Bad news for older sleep apnea patients – and for taxpayers. A new study published in the Journal of Clinical Sleep Medicine has revealed that older patients with undiagnosed sleep apnea spend more time at the doctor’s office – and more money – than those with diagnosed sleep apnea or who don’t have the condition at all.
The study looked at patients on Medicare and found that in the year prior to their sleep apnea diagnosis, these patients spent more annually on doctor visits for co-morbid conditions like depression, high blood pressure and diabetes. They also spent more on medications and both inpatient and outpatient hospital visits.
Dr. Raul Garcia of Miami, Florida, is not surprised by these findings. Garcia treats sleep apnea in his clinic and says the condition takes its toll on the entire body.
“Many people don’t realize that sleep apnea isn’t just about losing sleep,” he said. “Yes, it can cause sleep loss, but it has also been found to contribute to a long list of other medical problems like depression and high blood pressure. It really is a whole-body condition.”
Patients who are diagnosed with obstructive sleep apnea do cost taxpayers nearly $20,000 more each year than those without OSA, but researchers estimate that not treating the sleep apnea is even more expensive. The costs associated with untreated sleep apnea are often higher, and as the condition is undiagnosed, the costs continue accumulating year after year. According to the new study, it would cost Medicare $50 billion to diagnose sleep apnea in patients, but that would lead to a savings of $100 billion in excess medical visits and medications.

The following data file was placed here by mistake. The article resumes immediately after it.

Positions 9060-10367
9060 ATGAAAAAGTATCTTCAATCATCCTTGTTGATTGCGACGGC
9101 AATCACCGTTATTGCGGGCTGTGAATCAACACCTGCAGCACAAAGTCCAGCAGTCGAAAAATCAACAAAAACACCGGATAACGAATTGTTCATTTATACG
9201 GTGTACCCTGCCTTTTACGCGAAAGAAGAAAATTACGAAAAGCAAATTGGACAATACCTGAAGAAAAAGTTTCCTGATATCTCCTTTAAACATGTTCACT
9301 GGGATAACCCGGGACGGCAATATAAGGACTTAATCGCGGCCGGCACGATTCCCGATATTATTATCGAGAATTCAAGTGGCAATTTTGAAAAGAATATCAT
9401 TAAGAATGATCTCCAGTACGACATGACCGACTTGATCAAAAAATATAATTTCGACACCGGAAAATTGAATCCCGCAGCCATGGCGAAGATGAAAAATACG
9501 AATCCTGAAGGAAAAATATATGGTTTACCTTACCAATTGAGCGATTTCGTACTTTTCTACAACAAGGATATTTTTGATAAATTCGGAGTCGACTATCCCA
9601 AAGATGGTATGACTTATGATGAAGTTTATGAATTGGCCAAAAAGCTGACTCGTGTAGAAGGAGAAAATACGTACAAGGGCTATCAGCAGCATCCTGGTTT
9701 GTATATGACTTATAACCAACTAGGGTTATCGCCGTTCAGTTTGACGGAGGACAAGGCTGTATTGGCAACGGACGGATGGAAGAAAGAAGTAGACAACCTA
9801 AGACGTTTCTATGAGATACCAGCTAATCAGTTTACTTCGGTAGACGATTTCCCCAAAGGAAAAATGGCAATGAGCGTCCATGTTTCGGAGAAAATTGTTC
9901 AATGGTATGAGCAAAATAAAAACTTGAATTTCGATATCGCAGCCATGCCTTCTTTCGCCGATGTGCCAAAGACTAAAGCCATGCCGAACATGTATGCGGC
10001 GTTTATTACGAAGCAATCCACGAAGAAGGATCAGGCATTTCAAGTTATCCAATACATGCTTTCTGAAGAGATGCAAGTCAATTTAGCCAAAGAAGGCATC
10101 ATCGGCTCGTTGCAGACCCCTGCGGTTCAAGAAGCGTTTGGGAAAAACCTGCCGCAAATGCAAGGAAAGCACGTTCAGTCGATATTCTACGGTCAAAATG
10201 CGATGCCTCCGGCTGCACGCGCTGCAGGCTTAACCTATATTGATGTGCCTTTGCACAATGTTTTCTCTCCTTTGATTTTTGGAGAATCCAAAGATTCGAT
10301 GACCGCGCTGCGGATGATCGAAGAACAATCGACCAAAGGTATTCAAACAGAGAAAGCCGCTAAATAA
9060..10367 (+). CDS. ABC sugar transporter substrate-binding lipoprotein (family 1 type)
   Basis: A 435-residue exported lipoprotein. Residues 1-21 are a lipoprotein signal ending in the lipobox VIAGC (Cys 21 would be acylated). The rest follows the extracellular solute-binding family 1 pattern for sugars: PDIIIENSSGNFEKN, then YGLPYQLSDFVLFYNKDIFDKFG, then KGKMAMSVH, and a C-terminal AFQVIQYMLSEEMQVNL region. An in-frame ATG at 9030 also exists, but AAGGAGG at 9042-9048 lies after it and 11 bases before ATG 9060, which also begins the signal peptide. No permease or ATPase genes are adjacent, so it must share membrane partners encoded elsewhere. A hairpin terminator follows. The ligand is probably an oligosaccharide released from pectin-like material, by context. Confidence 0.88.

The key, according to researchers, is comprehensive sleep apnea screenings – especially for patients who meet certain criteria and have specific ailments.
“Obstructive sleep apnea usually occurs in obese or overweight patients,” Garcia said. “Partners may notice excess snoring or stopping and starting of breathing throughout the night. During the day patients may feel sluggish and tired, or even depressed. They may also notice high blood pressure at doctor’s visits.”
Sleep apnea has several treatment options, but Garcia feels the best method is the use of a sleep orthotic.
“Sleep orthotics have been found to be more effective than therapies like CPAP (continuous positive airway pressure) because they are more comfortable and more likely to be used,” he said.
According to Garcia, many patients are immediately prescribed CPAP therapy by doctors without being offered other options. However, those patients simply don’t utilize their CPAP machine because it is awkward and complicated to use, rendering it useless in treating sleep apnea.
“There are options for people who don’t like CPAP,” Garcia said. “There’s no longer any reason to let your sleep apnea go untreated. Don’t be afraid to reach out to a sleep apnea-trained dentist to learn more about orthotics.”